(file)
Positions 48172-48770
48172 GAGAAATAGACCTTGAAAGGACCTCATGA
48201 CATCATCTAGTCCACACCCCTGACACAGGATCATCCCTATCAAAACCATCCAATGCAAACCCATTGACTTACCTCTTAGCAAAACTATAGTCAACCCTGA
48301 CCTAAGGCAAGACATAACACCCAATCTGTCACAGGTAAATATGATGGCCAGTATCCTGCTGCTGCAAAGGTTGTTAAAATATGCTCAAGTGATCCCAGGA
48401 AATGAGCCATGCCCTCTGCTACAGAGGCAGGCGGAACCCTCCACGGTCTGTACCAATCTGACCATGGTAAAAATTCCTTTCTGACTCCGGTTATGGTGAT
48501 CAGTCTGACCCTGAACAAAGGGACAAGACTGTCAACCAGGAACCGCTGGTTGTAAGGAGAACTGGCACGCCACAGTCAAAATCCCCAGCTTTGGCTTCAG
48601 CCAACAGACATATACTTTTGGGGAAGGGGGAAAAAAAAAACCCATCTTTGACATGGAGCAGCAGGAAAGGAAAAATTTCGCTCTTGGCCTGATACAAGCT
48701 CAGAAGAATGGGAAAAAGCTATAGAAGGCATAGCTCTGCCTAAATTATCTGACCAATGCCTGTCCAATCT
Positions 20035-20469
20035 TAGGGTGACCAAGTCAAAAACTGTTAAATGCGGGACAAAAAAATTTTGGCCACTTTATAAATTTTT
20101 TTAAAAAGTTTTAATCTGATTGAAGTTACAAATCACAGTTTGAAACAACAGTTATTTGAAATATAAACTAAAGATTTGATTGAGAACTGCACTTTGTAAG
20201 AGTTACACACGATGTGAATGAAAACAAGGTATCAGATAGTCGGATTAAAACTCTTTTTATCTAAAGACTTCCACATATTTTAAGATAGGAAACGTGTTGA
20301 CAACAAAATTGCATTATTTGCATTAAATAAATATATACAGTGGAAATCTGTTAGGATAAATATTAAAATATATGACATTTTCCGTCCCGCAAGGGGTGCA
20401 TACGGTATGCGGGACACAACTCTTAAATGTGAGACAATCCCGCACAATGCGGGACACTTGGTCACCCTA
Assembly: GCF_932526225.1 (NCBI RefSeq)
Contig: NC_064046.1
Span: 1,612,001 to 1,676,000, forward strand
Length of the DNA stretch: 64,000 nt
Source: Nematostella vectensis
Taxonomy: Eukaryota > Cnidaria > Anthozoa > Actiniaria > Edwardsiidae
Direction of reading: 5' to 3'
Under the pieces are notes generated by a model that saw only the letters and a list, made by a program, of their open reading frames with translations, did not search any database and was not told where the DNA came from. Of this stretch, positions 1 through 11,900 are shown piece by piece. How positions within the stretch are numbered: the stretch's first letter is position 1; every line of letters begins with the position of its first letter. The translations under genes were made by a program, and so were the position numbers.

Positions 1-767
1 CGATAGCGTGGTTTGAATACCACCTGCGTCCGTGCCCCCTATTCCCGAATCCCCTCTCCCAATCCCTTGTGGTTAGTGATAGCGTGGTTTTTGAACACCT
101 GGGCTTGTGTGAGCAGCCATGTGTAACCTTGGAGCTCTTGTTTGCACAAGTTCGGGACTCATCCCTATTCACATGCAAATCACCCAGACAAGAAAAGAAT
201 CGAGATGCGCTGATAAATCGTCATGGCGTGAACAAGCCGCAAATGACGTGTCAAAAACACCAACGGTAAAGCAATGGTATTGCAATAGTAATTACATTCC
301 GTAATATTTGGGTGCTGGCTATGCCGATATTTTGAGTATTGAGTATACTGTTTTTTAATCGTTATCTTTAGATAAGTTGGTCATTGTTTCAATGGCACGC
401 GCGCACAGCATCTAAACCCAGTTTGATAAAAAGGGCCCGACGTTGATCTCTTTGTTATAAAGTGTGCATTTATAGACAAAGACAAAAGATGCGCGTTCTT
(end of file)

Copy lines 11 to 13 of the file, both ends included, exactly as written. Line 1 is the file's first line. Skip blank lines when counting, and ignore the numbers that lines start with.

20101 TTAAAAAGTTTTAATCTGATTGAAGTTACAAATCACAGTTTGAAACAACAGTTATTTGAAATATAAACTAAAGATTTGATTGAGAACTGCACTTTGTAAG
20201 AGTTACACACGATGTGAATGAAAACAAGGTATCAGATAGTCGGATTAAAACTCTTTTTATCTAAAGACTTCCACATATTTTAAGATAGGAAACGTGTTGA
20301 CAACAAAATTGCATTATTTGCATTAAATAAATATATACAGTGGAAATCTGTTAGGATAAATATTAAAATATATGACATTTTCCGTCCCGCAAGGGGTGCA